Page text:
Hepatoblastoma in Children: Symptoms, Diagnosis and Treatments

What is it? It is a liver cancer and a very rare condition in children.

It is estimated that 0.9 per 1 million children suffer from this condition, according to St. Jude Children’s Hospital. Hepatoblastoma is diagnosed more frequently in children from infancy to approximately 3 years of age.

Many cases of hepatoblastoma were first observed as an abdominal mass that parents or a doctor discover while bathing or examining the child.

Signs and symptoms

Hepatoblastoma usually presents as a knot in the stomach. Other symptoms include:

  • Little appetite
  • Weightloss.
  • Lethargy.
  • Fever.
  • Vomiting
  • Jaundice.

Diagnosis of Hepatoblastoma

You need to perform some tests to find out as much as possible about the type, position and size of the tumor.

This will help to decide on the best treatment for the child. The tests will include:

Blood sample – hepatoblastoma often produces a protein called alpha-fetoprotein (AFP) that is released into the bloodstream.

This is generally referred to as a tumor marker and is used to control the response to treatment.

Chest x-ray – this is to discover if the tumor has spread to the lungs.

Ultrasound – will indicate the position and size of the tumor. Ultrasound may also be used to monitor the response to treatment.

Computed tomography or MRI scan – an MRI or CT scan of the abdomen and exploration of the child’s lungs will be done.

This will give more detailed information about the tumor and can show if it has spread.

Biopsy – this is a small operation, usually carried out under general anesthesia. The surgeon will remove a small piece of tumor tissue, which will help get a specific diagnosis.

Standards

Staging is a measure of the extent to which the tumor has spread beyond its original site. For treatment purposes, there are two groups. These are “standard risk” and “high risk”:

Standard risk – is when the tumor is confined to the liver and has infected most of the three segments of the liver.

High risk – is when the tumor affects all four segments of the liver and / or the tumor has spread outside the liver.

Treatment of hepatoblastoma

Surgery

The surgery is carried out after the chemotherapy to reduce the tumor. The goal is to eliminate the tumor completely and this is carried out by a liver specialist surgeon.

If it is not possible to remove the tumor completely after chemotherapy is applied, it is possible that liver transplantation is considered.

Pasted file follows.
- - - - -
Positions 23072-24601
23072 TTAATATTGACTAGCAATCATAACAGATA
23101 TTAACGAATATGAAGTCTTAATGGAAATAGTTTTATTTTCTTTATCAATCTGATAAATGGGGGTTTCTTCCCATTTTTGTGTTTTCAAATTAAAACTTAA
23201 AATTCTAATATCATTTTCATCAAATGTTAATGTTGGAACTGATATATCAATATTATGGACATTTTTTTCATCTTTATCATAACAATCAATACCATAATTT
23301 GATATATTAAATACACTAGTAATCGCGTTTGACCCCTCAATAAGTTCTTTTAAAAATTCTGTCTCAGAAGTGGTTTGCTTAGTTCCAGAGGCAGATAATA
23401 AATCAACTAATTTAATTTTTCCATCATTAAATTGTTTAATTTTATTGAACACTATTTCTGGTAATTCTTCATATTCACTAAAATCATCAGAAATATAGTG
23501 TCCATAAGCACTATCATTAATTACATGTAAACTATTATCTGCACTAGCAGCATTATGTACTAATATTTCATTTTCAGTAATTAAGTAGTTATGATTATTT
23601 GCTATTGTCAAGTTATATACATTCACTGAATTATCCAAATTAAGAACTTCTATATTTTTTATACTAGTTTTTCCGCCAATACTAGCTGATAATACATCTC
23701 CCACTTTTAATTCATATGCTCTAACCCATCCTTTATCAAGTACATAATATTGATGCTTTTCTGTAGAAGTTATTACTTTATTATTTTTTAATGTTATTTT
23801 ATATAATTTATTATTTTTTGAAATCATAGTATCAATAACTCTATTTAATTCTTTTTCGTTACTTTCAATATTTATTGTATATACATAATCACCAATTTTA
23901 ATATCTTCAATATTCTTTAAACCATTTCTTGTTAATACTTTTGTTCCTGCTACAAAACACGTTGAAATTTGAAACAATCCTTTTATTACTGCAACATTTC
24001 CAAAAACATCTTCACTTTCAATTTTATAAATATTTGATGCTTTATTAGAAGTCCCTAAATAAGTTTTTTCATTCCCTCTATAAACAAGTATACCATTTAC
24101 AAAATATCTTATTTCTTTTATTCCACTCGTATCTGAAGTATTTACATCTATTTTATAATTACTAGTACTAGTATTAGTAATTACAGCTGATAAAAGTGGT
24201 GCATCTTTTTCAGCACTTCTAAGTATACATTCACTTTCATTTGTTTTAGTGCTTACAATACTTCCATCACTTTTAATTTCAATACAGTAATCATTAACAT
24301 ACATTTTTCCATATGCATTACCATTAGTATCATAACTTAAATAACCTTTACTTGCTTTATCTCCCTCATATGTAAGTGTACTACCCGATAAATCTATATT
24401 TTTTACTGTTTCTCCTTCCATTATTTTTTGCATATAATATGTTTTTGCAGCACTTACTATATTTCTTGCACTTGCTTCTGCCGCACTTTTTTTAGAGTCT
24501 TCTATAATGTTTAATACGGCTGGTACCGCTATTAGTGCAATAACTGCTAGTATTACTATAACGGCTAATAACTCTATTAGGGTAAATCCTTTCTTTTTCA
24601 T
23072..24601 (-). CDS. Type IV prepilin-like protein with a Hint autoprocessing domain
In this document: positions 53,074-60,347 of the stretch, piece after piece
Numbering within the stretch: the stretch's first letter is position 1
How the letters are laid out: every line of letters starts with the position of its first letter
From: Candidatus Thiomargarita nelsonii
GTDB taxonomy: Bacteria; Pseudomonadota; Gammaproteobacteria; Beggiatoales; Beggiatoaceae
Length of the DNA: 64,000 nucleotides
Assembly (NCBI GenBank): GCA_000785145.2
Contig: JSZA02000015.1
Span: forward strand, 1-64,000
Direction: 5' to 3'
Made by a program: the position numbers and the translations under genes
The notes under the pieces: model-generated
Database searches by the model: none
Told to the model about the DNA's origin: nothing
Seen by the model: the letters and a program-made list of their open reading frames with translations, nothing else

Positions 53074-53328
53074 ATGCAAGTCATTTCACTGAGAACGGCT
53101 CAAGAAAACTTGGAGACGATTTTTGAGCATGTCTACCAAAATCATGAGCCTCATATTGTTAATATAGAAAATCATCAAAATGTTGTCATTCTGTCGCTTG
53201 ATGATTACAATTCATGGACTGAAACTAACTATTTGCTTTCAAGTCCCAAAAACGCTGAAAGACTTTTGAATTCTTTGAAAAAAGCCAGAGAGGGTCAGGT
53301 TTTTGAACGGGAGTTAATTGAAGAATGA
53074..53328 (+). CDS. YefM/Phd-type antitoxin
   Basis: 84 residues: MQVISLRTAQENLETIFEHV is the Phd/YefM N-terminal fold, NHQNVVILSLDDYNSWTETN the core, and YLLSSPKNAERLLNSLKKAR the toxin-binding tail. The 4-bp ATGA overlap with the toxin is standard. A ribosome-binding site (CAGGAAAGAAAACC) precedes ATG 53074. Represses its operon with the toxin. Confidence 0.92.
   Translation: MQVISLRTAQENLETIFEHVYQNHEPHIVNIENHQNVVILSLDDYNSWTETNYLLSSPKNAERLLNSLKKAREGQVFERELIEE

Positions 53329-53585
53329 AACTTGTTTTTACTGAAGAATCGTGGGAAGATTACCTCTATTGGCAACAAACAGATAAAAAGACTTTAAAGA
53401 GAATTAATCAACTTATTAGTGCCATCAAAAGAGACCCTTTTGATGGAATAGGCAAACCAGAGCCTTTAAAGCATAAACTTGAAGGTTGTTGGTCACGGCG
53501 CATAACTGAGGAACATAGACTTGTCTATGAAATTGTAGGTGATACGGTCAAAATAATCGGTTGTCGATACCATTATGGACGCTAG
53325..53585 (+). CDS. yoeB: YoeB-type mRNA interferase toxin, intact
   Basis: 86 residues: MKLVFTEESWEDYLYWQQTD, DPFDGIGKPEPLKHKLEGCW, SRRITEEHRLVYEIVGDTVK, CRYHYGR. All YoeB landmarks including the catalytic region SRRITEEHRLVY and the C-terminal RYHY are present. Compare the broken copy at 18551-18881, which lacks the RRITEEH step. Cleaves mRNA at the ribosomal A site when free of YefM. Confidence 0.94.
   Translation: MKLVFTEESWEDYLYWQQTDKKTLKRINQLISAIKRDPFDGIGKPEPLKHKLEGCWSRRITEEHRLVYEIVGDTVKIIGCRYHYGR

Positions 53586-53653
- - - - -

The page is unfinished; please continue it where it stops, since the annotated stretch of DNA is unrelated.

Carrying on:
Chemotherapy

Treatment with cancer drugs is used to destroy cancer cells. It is usually given by injections and drips into a vein (intravenously).

The type of chemotherapy can vary in intensity and duration according to the risk group of the tumor.

If the child participates in a clinical trial, the treatment is explained in more detail in the data sheet of the specific trial. An outline of the treatment will be given in the form of a ‘road map’.

Clinical trials

Clinical trials are studies of medical research in patients that are carried out to try to find new and better treatments.

In cancer, clinical trials are most commonly used to try to improve different forms of treatment such as surgery, radiotherapy or chemotherapy.

The treatment that is being tested can be directed to:

Improve the number of people cured (for example, trying new types of surgery or chemotherapy).

  • Improve survival
  • Alleviate the symptoms of cancer.
  • Relieve the side effects of treatment.
  • Improve the quality of life or the sense of well-being of people with cancer.

Clinical trials may also involve research aimed at understanding more about the biology of the tumor.

You may be asked to allow us to do research on the tumor sample removed during surgery, or on blood samples.

General side effects of chemotherapy

Bone marrow suppression (myelosuppression)

Chemotherapy drugs decrease the production of blood cells by the bone marrow for a variable period of time.

This results in a low level of red blood cells (anemia), low white blood cells (neutropenia) and platelets (thrombocytopenia).

The child may need blood transfusions or platelets and will be at a higher risk of getting infections.

Nausea and vomiting

Some of the chemotherapy drugs used can make the child feel sick or vomit.

Also, the doctor will prescribe medication to stop nausea and vomiting. These are generally very effective.

Mouth pain (mucositis)

Some of the chemotherapy drugs cause the lining of the mouth and throat to ulcerate and cause pain.

Hair loss

Long-term effects of treatment

A small number of children can develop side effects many years later because of the treatment they have received.

These may include hearing problems, heart problems and kidney function and a small risk of developing a second hepatoblastoma later in life.